I’ve put together a list of some of the worst predictions ever made in the history of prediction making. I don’t want you to think I’m having a go at the people who made the predictions, it’s not their fault. If you ever claim something definitely will or certainly won’t happen you are asking for trouble.
It’s OK if you’re just talking to your mates down the pub because once you’re proved wrong you can either pretend you never said it or swear blind you said the opposite. But these quotes are all from famous people, and unfortunately that means people write down what you’ve said and there’s no way to escape.
We all make stupid predictions every day, and it normally turns out we’re wrong. Even experts within their field mess it up. And that’s because history is a fickle and unpredictable mistress. Look, I’ll show you.
2007 – Steve Ballmer, CEO of Microsoft – “There’s no chance that the iPhone is going to get any significant market share. No chance”
Woops. The iPhone, as some of you may have noticed, has done pretty darned well for itself. It’s sold more than 120 million handsets this year alone. Steve may be a little embarrassed about that statement, but I think the fact that he has around $18 billion in the bank probably comforts him somewhat.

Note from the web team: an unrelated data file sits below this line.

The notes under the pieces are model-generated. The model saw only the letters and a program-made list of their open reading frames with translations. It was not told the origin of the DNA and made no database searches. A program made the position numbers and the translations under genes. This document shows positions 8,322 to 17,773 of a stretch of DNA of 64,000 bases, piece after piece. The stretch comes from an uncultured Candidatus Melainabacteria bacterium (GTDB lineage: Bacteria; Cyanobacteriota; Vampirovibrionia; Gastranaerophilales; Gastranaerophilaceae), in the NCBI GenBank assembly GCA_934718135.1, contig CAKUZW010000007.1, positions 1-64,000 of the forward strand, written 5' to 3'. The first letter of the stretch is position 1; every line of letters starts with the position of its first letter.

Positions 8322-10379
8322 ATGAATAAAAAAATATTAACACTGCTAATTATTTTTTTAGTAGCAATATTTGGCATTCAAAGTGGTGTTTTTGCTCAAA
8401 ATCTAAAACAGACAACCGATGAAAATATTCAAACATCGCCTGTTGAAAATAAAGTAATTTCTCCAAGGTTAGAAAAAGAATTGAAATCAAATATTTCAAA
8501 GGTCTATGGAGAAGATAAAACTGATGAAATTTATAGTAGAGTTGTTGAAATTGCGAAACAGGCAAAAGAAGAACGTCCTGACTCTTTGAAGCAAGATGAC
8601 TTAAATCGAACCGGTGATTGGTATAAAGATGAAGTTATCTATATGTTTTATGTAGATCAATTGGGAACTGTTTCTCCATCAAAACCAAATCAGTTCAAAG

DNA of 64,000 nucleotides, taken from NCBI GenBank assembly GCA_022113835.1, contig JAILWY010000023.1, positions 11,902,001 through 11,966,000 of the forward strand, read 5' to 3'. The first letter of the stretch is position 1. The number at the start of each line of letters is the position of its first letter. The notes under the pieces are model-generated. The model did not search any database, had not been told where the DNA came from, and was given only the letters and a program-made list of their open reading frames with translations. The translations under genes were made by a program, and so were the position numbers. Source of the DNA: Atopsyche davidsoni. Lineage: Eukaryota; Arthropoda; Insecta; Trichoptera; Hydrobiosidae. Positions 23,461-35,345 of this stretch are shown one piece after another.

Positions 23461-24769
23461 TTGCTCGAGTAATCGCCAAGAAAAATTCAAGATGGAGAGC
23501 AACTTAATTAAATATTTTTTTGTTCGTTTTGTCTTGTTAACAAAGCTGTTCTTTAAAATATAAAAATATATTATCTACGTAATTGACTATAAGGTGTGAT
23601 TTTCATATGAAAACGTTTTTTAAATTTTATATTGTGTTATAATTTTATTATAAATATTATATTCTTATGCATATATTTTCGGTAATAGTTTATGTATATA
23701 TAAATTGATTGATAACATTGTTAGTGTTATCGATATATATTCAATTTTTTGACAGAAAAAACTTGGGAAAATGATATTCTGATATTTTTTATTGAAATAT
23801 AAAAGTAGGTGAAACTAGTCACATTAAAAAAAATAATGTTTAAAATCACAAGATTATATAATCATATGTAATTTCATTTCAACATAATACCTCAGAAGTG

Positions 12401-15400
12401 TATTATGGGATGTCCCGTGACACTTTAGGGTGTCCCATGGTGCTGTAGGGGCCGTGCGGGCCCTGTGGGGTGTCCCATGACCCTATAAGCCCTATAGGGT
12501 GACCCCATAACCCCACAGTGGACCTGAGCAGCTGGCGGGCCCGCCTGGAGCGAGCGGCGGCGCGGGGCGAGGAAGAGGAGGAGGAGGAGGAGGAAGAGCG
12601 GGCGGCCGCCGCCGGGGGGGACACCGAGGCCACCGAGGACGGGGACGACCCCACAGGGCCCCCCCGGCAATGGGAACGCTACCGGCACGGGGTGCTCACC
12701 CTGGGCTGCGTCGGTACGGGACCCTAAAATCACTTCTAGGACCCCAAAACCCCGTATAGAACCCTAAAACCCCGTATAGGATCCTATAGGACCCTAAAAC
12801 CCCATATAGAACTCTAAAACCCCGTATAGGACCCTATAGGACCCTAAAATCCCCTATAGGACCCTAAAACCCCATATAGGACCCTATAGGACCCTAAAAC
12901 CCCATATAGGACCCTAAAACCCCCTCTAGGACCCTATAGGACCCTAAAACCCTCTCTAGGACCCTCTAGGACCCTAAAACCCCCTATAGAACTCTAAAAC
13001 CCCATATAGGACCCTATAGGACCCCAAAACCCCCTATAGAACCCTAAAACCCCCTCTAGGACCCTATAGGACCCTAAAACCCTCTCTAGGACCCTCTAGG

1966 Time Magazine – “Remote shopping, while entirely feasible, will flop — because women like to get out of the house, like to handle merchandise”
UK Internet shopping alone now nets around £586.6m per week. I get what they are saying though, I used to feel the need to see the physical item before I purchased it. Until I realised that shopping while you were sitting down in your house cut out the need to rub shoulders and queue for hours with the general ming mongs.
1977 – Ken Olson, president Digital Equipment Corp – “There is no reason anyone would want a computer in their home”
Ken dropped this clanger at the World Future Society meeting in Boston, probably the worst place he could have said it. He now recants and says it was taken out of context but it’s too late for back tracking… as I type on my home computer.
1924 – Eddie Rickenbacker, WWI pilot and hero – “Within the next two decades autos will be made with folding wings”
I’m as gutted as Eddie that this one didn’t come true.
1995 – Robert Metcalfe – “I predict the Internet in 1996 will catastrophically collapse”
Robert was the co-inventor of the Ethernet so he was at the head of his field at that time. So it just goes to show, it doesn’t matter how clued up you are you can still fail hard. He eventually went on to literally eat his words by mixing his column in a blender with some liquid and eating it on stage. So at least he didn’t try and crawl out of it. He took it like a man.